Can I use coconut flour instead of almond?
My 3 year old daughter is allergic to coconut and almond. I would love to bake for her but I don’t really know what’s the next best thing I can use? I noticed you mainly use coconut oil and almond flour. Do you have any suggestions what I can use?
So sorry, Eni, but I have not tested this recipe with any substitutions 🙁
Ok, please tell me. Do you have a good brand of a donut pan to use? These non-stick pans don’t really seem ideal. Do you have one you can recommend?
Hi Becky! I’ve not found a cast iron pan, which is what I would prefer. However, based on my research I think silicon is closer to glass in nature than plastic (in that it’s not leaching). I don’t use it for anything in my kitchen except for gummy stars and donuts, but I think it’s worth it to be able to make these things for my family!
If you’re looking for cast iron, an Aebleskiver pan will work in a pinch, but they will be doughnut holes instead of doughnut shaped.
If you’re going with silicone, always use the “pinch test” to check for potentially harmful fillers in your bakeware. It’s not exactly the most scientific test, but in the absence of access to a full analytical chemistry lab it’s your best bet. Silicone bakeware made in Europe is usually better quality. Their production standards tend to be higher than many other countries. Silicone is only non-leaching if it is actually 100% silicone.
Just found your site…love it already! What r the properties of the almond flour? Does it make or break a recipe? It’s so expensive and my family is not grain free. I wanted to try just wheat flour w the doughnuts, chocolate chip cookies and chocolate muffins. I have and love all the other ingredients. Any guess as to give it a try or do u think it’ll b a waste of ingredients (money). Thank you!
Hi Stephanie, sometimes wheat will work as a substitute, sometimes not. I haven’t tested this recipe unfortunately so I have no idea which one it will be in this case!
I got almond flour from Trader Joe’s. It’s cheaper than what you can find at other stores! you might want to check it out!
Can I use coconut flour instead of cassava?
I love your recipes!.
These are awesome! I had 100% cacao special dark cocoa powder so these came out super decadent! I had leftover melted chocolate and mini chips and brushed on the melted chocolate a sprinkled the chips for my daughters donuts. For mine I brushed on the chocolate and topped with toasted coconut. Amazing! Thanks for a great recipe!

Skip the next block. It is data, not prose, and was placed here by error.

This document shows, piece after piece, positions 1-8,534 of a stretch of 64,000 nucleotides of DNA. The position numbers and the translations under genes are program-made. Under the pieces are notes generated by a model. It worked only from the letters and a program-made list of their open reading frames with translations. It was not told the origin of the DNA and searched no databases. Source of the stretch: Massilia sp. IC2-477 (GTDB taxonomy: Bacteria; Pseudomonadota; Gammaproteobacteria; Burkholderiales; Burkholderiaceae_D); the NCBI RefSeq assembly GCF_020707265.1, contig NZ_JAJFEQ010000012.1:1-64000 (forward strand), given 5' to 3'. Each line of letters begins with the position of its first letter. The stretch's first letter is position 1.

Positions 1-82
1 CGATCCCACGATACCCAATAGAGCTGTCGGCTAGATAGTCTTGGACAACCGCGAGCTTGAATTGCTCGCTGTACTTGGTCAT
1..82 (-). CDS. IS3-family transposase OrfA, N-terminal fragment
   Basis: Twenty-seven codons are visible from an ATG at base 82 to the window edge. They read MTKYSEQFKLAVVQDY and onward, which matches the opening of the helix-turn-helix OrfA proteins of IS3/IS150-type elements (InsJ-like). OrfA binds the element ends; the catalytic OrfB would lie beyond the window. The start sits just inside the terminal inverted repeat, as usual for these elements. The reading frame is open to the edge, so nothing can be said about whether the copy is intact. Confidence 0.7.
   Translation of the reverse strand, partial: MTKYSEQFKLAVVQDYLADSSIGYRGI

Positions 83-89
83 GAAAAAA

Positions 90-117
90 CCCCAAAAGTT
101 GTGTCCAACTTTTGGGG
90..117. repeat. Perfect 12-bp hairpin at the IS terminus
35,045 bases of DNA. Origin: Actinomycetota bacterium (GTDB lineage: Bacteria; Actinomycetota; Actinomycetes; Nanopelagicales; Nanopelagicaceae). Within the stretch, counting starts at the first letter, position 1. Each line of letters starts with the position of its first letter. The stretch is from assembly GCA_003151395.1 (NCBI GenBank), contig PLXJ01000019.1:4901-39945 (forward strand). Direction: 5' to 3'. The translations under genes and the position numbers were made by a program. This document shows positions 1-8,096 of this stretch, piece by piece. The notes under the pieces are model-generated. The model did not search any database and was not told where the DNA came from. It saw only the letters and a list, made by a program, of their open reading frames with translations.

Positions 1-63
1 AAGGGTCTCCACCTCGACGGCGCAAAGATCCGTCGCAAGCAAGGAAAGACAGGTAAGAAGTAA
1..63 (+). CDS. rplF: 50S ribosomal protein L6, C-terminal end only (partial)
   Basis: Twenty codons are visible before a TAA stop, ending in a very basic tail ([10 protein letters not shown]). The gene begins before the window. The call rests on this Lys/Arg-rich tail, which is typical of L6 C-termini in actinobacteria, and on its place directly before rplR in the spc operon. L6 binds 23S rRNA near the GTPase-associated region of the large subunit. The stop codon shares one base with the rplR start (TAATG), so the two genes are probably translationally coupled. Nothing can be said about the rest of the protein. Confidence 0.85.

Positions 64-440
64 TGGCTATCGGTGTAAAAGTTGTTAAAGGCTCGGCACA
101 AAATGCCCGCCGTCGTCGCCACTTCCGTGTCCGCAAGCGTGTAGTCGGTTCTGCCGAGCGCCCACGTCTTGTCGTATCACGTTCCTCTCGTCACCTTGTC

When ” folding” the egg whites into the very stiff (gloppy 🙂 ) flour mixture, it seems all the benifit of the fluffing goes away. I had to really cream them together to get the lumps out of the batter. Does this seem right?
Is this recipie legal in Palio really.
How big are the finished donuts?
Can I get the old version of this recipe? I make them all the time and love them!
Sure, you can find it here: http://web.archive.org/web/20160317151923/https://mommypotamus.com/chocolate-coconut-donuts-grain-free/
Hi Heather, just wondering if you choose a gluten-free lifestyle due to celiac or just because of modern preparations of wheat. Are you familiar with sourdough and creating a wild yeast starter to make sourdough bread and other recipes? Many people (including myself!) whose systems don’t respond well to wheat do just fine with wild yeast sourdoughs. As a fermented product, it’s highly nutritious. So our modern issue isn’t really wheat’s problem, it’s modern food industrialization’s problem. Wild fermented sourdough is a traditional food and modern lifestyles that complete exclude it and most other grains are essentially cutting out so many nutrients from their diets. On another note, questions are being raised about diets heavy in almond flour, not only because of the intense processing of that industry, but bc such a high demand to grow almonds is extremely taxing on the environment as they require a TON of labor and energy input to grow. Anyways, DaNelle from Weed em and Reap has a ton of information on traditionally prepared sourdoughs and your readers (and you!) might really benefit from the info! For me, it was so eye-opening and our naturally-minded household enjoys sourdough daily.
OMG!!!! I made these today. The were absolutely fantastic!!! Thanks for sharing the recipe.
I’m SO HAPPY to hear that, Sophie! Thanks for taking the time to let me know and leave a rating. ❤️
Very yummy! I don’t have a large donut pan so I made them into muffins. Made 7, baked the same amount of time and came out great. Thanks!
You mentioned arrowroot powder in the recipe. I didn’t see you mention it to mix in with the dry ingredients. Was it meant to be added to the dry ingredients? I hope I didn’t miss some thing. Getting ready to put my donuts in the oven. 🙂
This one was a miss for us. Just didn’t care for it at all.
I have made these two weeks in a row and it is a huge hit. Not too sweet in taste and very moist. My mini donut molds make 20-22 donuts. I learned not too fill up the mold to the rim. We use vegan GF sprinkles which makes for a beautiful donut.
Edit request – in step #2, please include the tapioca/arrowroot flour in the instructions. It’s in the ingredients but not directions. Key ingredient!
Would love to try these, but my husband is diabetic. Would I be able to use Xylitol or Monk Fruit/Erythritol combo instead of maple syrup? I need LOW carb everything for him, especially if he’s going to use some of his tiny carb allowance for a snack. Thanks!